Aaron Hernandez may never step onto a football field again.
After signing a 5-year, $40 million contract with the New England Patriots, Hernandez has been released from the team. He has been arrested for the murder of another football player, 27 year old Odin Lloyd.
What would cause a young, successful professional athlete to risk his entire life and career? Why is Aaron Hernandez sadly another statistic in this crazy world of athletes and violence?
Hernandez was first in the media when he and his girlfriend, Shayanna Jenkins had an altercation one night. The Hermosa Beach Police Department responded to what was first thought to be a suicide attempt because Aaron’s wrist was cut, but was later identified as Aaron being so angry that he punched a window.
Life Changing Events?
Shayanna gave birth to the couple’s daughter and Aaron told the press that he was changing his ways. He knew that his life was no longer about just himself, and he wanted to start being a better man. Instead, Aaron was involved in public episodes of violence, bar fights, and arrests.
When Odin Lloyd was found dead, all kinds of people came out of the woodwork with stories and accusations about Aaron Hernandez. One man said that Hernandez shot him in the face when driving away from a strip club in Miami. A series of murders in Boston are also being linked to Hernandez.
What is going on in this young man’s life? There has to be more than just football and a bit of anger if this many stories have surfaced, and if Aaron is currently in jail.
A Dual Diagnosis
When drug addiction and mental illness combine in any one person’s life, the consequences are unpredictable and can be very dangerous. In the case of a professional football player in top shape, groomed for the highest level of competition, the combination of substances and unstable mental health can be even worse. When a person is suffering from mental health and drug addiction abuses it’s refereed to as a dual diagnosis.
Does Aaron Hernandez have a mental illness? He claims that the death of his father majorly messed him up. Aaron was a junior in high school when his father, a former football player himself, went in for a seemingly routine hernia operation, but quickly died from complications. Aaron’s mother says he was less outgoing, and become friends with the wrong crowd. It has not been reported whether Aaron received any mental health treatment at the time.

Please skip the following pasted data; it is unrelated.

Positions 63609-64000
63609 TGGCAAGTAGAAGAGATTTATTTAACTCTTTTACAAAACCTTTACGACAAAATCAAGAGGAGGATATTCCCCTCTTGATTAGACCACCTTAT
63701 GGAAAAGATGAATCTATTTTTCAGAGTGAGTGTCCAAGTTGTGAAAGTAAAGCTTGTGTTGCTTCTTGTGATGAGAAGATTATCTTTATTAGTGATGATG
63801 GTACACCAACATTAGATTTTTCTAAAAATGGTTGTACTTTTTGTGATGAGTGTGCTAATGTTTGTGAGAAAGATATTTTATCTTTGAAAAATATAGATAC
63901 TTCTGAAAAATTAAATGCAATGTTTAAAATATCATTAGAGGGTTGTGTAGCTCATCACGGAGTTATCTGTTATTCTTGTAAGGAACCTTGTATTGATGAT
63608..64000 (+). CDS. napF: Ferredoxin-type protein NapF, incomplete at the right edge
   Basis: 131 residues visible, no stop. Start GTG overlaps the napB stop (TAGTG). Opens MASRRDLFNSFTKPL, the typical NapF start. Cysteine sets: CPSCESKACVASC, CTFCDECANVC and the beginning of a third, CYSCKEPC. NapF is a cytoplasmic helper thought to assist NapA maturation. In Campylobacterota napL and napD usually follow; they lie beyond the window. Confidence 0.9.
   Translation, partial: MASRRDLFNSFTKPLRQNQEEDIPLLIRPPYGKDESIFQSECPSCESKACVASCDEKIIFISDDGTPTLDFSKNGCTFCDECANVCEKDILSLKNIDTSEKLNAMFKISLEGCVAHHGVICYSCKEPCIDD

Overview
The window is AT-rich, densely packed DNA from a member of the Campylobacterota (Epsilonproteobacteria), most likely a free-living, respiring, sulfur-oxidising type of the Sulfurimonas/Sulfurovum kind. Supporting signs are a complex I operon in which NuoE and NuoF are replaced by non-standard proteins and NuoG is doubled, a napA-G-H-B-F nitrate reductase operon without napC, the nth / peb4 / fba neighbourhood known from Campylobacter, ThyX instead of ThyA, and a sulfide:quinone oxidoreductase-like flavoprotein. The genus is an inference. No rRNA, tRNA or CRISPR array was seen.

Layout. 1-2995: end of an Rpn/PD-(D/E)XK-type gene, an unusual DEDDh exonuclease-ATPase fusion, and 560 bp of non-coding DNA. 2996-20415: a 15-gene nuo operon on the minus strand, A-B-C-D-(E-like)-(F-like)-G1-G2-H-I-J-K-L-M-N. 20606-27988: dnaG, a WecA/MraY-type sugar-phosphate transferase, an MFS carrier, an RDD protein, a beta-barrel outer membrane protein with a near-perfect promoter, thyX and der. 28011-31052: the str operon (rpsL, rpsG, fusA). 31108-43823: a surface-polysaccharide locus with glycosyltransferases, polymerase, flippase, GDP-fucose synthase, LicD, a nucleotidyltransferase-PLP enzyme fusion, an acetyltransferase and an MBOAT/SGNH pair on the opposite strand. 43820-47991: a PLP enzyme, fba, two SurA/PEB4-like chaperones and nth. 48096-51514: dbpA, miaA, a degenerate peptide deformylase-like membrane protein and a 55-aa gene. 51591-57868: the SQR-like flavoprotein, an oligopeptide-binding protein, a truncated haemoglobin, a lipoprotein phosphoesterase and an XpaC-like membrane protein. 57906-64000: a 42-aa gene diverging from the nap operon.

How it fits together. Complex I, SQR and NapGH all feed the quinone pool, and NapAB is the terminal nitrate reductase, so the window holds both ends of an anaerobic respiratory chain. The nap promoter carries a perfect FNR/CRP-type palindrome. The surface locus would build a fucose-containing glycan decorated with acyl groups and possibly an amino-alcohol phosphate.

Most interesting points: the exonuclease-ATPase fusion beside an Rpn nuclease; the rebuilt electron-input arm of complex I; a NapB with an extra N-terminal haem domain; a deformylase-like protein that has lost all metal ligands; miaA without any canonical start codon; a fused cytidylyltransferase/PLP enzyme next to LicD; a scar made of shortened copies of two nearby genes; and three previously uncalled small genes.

When left untreated, the difficult symptoms of a mental illness like depression, anxiety, bipolar disorder, schizophrenia, or a personality disorder can take over a person’s life. In an effort to self-medicate the untreated symptoms, many mental illness sufferers turn to drugs and alcohol.
The co-occurrence of depression and alcoholism has reached unbelievably high rates. You feel down, hopeless, sad, and worthless, so you drink. Being drunk provides release; an escape from the painful emotions and unresolved grief, at least temporarily. You wake up the next day feeling even worse, so you drink again. The cycle continues until you are left wondering, do I drink because I am depressed, or am I depressed because I drink?
In Aaron’s case, marijuana and possibly other substances were used in much the same way, to help him manage the pain surrounding his father’s death.
Since he appears to have never been treated for mental illness or drug addiction, his symptoms progressively got worse. We don’t know for sure, at this point, that Aaron was involved in Odin Lloyd’s murder, but unfortunately, all signs point to his anger and desire to control the situation.
Not The First Athlete Involved In Murder
Aaron is not the first athlete to be linked to a murder, or to the co-occurrence of mental illness and drug addiction, so what is happening to the people we pay top dollar to play sports for us? Is the pressure to perform weighing too heavily? Does the combination of an untreated mental illness and substance abuse make for a successful athlete on the field, but ruin any chance at a normal life elsewhere?
Dual diagnosis means that a single person shows enough symptoms of two disorders to be clinically diagnosed with each one at the same time. Depression with alcoholism, as mentioned before. Anxiety and an eating disorder. Borderline Personality Disorder and cocaine addiction.
Could Aaron Hernandez be living a completely different life if he had received counseling, or another form of mental health treatment, following his father’s death? Would Odin Lloyd still be alive? Would Aaron’s daughter have her father home, and could Aaron be working hard to earn that $40 million?
For countless people all over the world, dual diagnosis is a daily reality. Treatment is necessary, and available, for those who need it